Fuseli, Henry: The Nightmare (1781)
Friday 07 April 2006
Can a picture be scary, like a film? You might think not, for a simple reason. What makes a movie scary is not the subject alone, but the timing. You need sequence, you need editing, to create suspense and shock, the horrible realisation, the sudden jolt. And this a picture cannot do - because a picture (so one old theory goes) is all taken in at a glance, in a single blink.
Of course, this is sort of true. Looking at a picture is not like watching a film or turning the pages of a book. You grasp what's going on quite quickly (well, depending on what you notice). A whodunit in paint would be hard to do. But in another way, the glance theory is quite wrong. The eye sees a picture, not in a blink, but in a series of fixations that dart and scatter across its surface.
But the "timing" of a picture - that's something else again. Even though the scene is all before you, a picture can pace and direct your attention. Though it lacks the syntax of a strip cartoon, it can create episodes and sequence and surprises. The sequence may not correspond to literal eye-fixations. (Words on a page have an order, after all, but the eye darts all over the page as it reads). It's a matter of managing the viewer's interest.
To see a pictorial edit at work, take that classic scary picture, Henry Fuseli's The Nightmare. The voluptuously flopped sleeping woman is visited in her dreams by a revolting incubus and a frightening horse. All very Gothic, Freudian etc. But put psychology to one side, and look at stage-management.
Look at the picture, and watch how you look at it. It may seem upfront enough, with its three prominent characters, a woman and a couple of creatures. And it's true that these elements are clear(ish) in your field of vision. But you don't attend to them all at once. Fuseli controls your involvement.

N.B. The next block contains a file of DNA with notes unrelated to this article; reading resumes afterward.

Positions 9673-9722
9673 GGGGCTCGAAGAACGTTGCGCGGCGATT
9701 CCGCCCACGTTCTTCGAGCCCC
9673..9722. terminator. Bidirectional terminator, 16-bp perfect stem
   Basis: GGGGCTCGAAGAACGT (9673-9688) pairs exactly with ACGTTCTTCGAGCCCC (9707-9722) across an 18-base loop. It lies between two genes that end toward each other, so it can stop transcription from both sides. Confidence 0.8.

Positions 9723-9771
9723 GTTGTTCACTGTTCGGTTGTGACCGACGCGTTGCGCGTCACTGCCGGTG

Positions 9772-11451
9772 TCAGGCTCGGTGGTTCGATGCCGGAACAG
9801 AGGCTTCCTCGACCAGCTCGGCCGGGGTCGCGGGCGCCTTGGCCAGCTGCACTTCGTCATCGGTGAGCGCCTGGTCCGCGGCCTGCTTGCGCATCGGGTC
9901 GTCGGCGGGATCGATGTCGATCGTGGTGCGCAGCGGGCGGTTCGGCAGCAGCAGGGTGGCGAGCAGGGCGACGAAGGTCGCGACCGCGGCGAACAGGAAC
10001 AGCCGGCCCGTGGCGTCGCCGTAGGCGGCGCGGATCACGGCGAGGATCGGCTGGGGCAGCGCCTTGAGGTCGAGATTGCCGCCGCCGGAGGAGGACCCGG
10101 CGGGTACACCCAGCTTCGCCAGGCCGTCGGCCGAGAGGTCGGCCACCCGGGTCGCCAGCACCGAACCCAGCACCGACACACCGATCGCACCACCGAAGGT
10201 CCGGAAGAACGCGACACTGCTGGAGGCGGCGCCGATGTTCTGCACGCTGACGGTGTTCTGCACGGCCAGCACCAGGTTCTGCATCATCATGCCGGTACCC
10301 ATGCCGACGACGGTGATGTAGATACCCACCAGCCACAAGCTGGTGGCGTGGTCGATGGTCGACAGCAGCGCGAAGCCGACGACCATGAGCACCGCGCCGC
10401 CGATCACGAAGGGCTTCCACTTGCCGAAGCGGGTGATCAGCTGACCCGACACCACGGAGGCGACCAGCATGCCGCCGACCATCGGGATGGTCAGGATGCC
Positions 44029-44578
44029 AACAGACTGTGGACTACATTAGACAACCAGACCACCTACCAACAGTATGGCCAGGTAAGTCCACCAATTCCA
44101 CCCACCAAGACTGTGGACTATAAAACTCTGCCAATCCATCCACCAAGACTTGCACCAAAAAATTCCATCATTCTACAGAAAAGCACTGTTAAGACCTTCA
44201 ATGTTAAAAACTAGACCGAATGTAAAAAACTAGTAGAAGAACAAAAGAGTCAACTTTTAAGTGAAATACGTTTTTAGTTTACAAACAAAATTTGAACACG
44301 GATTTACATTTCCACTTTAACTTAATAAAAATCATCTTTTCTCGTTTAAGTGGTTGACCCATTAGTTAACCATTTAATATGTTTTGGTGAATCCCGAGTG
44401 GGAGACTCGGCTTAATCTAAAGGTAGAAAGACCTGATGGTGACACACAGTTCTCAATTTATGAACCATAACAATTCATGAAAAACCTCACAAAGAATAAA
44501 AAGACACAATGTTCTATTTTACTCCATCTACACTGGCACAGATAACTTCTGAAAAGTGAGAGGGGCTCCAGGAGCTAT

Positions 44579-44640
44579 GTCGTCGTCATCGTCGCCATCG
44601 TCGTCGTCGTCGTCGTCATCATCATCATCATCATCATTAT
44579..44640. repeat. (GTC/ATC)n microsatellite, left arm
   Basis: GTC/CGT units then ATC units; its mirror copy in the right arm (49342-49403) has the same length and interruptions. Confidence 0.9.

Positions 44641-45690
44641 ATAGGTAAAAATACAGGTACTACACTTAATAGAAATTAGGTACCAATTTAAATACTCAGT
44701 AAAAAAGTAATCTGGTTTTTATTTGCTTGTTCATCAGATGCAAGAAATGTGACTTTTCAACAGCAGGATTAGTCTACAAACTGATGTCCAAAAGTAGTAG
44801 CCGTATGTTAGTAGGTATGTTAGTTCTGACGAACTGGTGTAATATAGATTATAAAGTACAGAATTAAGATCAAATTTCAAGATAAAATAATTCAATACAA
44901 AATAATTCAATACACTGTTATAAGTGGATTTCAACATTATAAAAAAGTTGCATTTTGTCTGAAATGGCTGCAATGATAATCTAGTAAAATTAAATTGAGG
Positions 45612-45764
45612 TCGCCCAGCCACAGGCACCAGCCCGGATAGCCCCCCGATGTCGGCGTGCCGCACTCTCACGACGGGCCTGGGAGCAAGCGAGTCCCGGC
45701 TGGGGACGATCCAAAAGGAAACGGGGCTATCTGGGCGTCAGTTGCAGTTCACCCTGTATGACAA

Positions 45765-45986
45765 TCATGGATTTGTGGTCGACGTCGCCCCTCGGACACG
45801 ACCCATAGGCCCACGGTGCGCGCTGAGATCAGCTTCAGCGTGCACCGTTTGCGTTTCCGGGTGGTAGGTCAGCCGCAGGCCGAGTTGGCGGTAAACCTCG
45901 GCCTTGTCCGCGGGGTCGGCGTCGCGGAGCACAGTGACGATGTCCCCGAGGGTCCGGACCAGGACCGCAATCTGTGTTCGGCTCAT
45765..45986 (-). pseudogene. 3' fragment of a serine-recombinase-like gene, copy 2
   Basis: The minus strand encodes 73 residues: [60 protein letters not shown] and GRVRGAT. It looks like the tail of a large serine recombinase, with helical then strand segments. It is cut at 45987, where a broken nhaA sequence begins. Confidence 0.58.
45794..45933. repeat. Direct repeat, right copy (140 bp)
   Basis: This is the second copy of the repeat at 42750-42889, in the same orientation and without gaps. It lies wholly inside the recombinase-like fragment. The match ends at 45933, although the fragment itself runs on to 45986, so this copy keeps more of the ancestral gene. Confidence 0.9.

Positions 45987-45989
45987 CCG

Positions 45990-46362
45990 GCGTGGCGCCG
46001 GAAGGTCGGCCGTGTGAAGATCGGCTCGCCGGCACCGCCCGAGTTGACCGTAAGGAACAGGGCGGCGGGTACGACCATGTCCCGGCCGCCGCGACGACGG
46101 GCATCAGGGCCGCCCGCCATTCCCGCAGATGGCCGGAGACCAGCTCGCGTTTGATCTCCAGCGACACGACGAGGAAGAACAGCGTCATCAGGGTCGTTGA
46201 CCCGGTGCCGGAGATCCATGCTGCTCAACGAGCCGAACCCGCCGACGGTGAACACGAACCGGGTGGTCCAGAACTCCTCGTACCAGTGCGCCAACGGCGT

The Nightmare is not a fluent, unfolding composition, where one thing leads smoothly to another. It's made up of separate incidents, each requiring a distinct act of attention. Move between them, and attention jumps. What's more, these incidents have an order. The picture arranges things so that you move and jump in sequence. This still image is cunningly and abruptly edited.
The brightest patch is the woman's bust, her breasts, shoulder, throat, cheek, closed eyes, the unconscious mind in the helpless and exposed body. This is the first "shot" in the edit. It is not simply eroticism. It uses eroticism to manage the viewer's attention, and it won't just be the eyes of the male viewer that are immediately drawn to this area. Sexy female vulnerability, with a spotlight on it, is a general hot grab. That's where Fuseli begins his sequence. Though far from the centre, it is the picture's hub, the point from which everything else is paced.
This hub, you notice, is not the whole woman, just a part. The woman's body is itself delivered in shots. The bust is one incident. The left forearm and the flaccid hand, trailing its fingers on the floor, are another. (There's a clear jump of attention as you look between them: this - that.) And the rest of her, the tapering mermaid's tail curve, ending in a single toe-point, is a third shot, another jump. This fragmenting of the passive figure is not only fetishism. It's editing. You the viewer have to put this distrait body together from its parts. It makes it all the more passive, less in control of itself.